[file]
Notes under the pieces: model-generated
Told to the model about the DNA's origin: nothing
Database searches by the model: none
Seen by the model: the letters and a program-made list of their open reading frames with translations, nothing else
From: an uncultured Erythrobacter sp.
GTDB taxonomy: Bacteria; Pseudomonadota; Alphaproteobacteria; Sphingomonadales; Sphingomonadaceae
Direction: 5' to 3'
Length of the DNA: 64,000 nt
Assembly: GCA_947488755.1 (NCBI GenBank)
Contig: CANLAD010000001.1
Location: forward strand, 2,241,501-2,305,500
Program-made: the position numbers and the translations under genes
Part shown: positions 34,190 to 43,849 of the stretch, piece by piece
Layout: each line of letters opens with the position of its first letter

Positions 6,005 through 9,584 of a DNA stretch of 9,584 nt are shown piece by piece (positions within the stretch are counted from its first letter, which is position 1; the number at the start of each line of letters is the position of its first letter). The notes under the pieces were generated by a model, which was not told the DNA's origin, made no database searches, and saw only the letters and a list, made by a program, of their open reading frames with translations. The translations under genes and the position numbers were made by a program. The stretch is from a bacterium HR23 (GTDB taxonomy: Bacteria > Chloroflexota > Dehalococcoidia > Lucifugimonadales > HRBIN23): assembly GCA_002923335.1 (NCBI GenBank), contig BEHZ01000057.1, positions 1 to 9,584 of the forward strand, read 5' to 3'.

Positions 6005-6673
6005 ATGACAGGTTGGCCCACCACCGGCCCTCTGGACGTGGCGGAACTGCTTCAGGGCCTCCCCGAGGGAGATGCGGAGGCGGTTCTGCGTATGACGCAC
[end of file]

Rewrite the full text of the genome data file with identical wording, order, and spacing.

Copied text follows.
Notes under the pieces: model-generated
Told to the model about the DNA's origin: nothing
Database searches by the model: none
Seen by the model: the letters and a program-made list of their open reading frames with translations, nothing else
From: an uncultured Erythrobacter sp.
GTDB taxonomy: Bacteria; Pseudomonadota; Alphaproteobacteria; Sphingomonadales; Sphingomonadaceae
Direction: 5' to 3'
Length of the DNA: 64,000 nt
Assembly: GCA_947488755.1 (NCBI GenBank)
Contig: CANLAD010000001.1
Location: forward strand, 2,241,501-2,305,500
Program-made: the position numbers and the translations under genes
Part shown: positions 34,190 to 43,849 of the stretch, piece by piece
Layout: each line of letters opens with the position of its first letter

Positions 6,005 through 9,584 of a DNA stretch of 9,584 nt are shown piece by piece (positions within the stretch are counted from its first letter, which is position 1; the number at the start of each line of letters is the position of its first letter). The notes under the pieces were generated by a model, which was not told the DNA's origin, made no database searches, and saw only the letters and a list, made by a program, of their open reading frames with translations. The translations under genes and the position numbers were made by a program. The stretch is from a bacterium HR23 (GTDB taxonomy: Bacteria > Chloroflexota > Dehalococcoidia > Lucifugimonadales > HRBIN23): assembly GCA_002923335.1 (NCBI GenBank), contig BEHZ01000057.1, positions 1 to 9,584 of the forward strand, read 5' to 3'.

Positions 6005-6673
6005 ATGACAGGTTGGCCCACCACCGGCCCTCTGGACGTGGCGGAACTGCTTCAGGGCCTCCCCGAGGGAGATGCGGAGGCGGTTCTGCGTATGACGCAC